• A few years ago I had an acquaintance who would sometimes offer me to come and  pick up free food after others had taken what they needed. At one of these pick-ups the man was inquiring about my family and I told him that hubby was away visiting family. I was never offered the free food again. The interesting part of this is that I was cut out of the process because he decided I didn't need the help but he didn't really know anything about our circumstances and he didnt check. My husband might have been gifted the tickets, we may have been supporting more people than he realised or there may have been other factors. On a similar note, I have a friend whose husband had a generous income and family assets, he paid for the children to attend private school but she was solely responsible for providing food for their large brood. All of this raises the question of how to fairly distribute food help.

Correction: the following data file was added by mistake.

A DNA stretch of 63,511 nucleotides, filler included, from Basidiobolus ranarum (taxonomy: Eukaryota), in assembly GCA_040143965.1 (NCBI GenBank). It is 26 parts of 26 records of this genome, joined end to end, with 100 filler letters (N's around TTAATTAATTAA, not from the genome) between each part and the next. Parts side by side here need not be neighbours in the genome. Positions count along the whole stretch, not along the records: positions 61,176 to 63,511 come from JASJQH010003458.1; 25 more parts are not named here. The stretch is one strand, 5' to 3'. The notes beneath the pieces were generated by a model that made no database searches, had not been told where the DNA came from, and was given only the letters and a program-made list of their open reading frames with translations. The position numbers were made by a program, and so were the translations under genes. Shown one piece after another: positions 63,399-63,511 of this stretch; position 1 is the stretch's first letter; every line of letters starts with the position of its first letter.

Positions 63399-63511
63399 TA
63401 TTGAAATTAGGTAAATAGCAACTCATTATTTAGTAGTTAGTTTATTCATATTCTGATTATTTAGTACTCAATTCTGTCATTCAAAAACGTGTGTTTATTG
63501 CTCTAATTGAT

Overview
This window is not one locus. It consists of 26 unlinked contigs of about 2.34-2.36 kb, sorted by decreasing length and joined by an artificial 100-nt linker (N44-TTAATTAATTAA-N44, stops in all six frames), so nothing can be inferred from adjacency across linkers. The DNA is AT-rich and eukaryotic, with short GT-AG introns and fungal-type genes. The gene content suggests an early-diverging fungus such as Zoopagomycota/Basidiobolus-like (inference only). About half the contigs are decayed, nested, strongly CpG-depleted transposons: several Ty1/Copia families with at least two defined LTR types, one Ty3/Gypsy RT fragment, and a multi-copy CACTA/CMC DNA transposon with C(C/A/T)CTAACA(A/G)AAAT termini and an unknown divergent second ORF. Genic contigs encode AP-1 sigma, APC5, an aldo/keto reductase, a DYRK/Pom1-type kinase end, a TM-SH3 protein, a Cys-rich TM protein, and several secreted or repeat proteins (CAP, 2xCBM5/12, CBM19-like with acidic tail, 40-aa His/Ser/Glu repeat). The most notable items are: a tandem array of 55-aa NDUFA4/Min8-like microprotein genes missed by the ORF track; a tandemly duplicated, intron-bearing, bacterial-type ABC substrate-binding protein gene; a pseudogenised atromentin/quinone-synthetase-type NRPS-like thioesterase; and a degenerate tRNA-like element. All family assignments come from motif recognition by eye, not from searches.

• I am aware of a group who advertises free packages of very basic items such as bread and potatoes. When recipients arrive to pick up their simple parcel they find that there is a range of other items in the pack, things like bagged salad, fruit and vegetables. I think this is a very clever way of selecting recipients.
  • Once a day our local supermarket brings out a trolley of "aging" produce and customers can fill a small bag with this produce for just a few dollars. ( I recently picked up two punnets of strawberries, one punnet of cherry tomatoes, two leeks and a couple of pears. The regular price would have totaled over $15) For people on a tight budget this discount trolley would be a godsend but there are two problems: the timing is irregular so you would potentially have to wait a few hours to be there at the right time. Also, Nobody knows what will be on the trolley so meal planning would not be possible and the cook would need to be savvy enough to think of potential uses for the produce very quickly before the trolley is empty.
  • I haven't verified this but a friend of mine tells me (and it makes some sense) that a combination of tomatoes and spinach/ chard/ silverbeet provide everything we need from our veggies so if money is tight, these are the things to eat.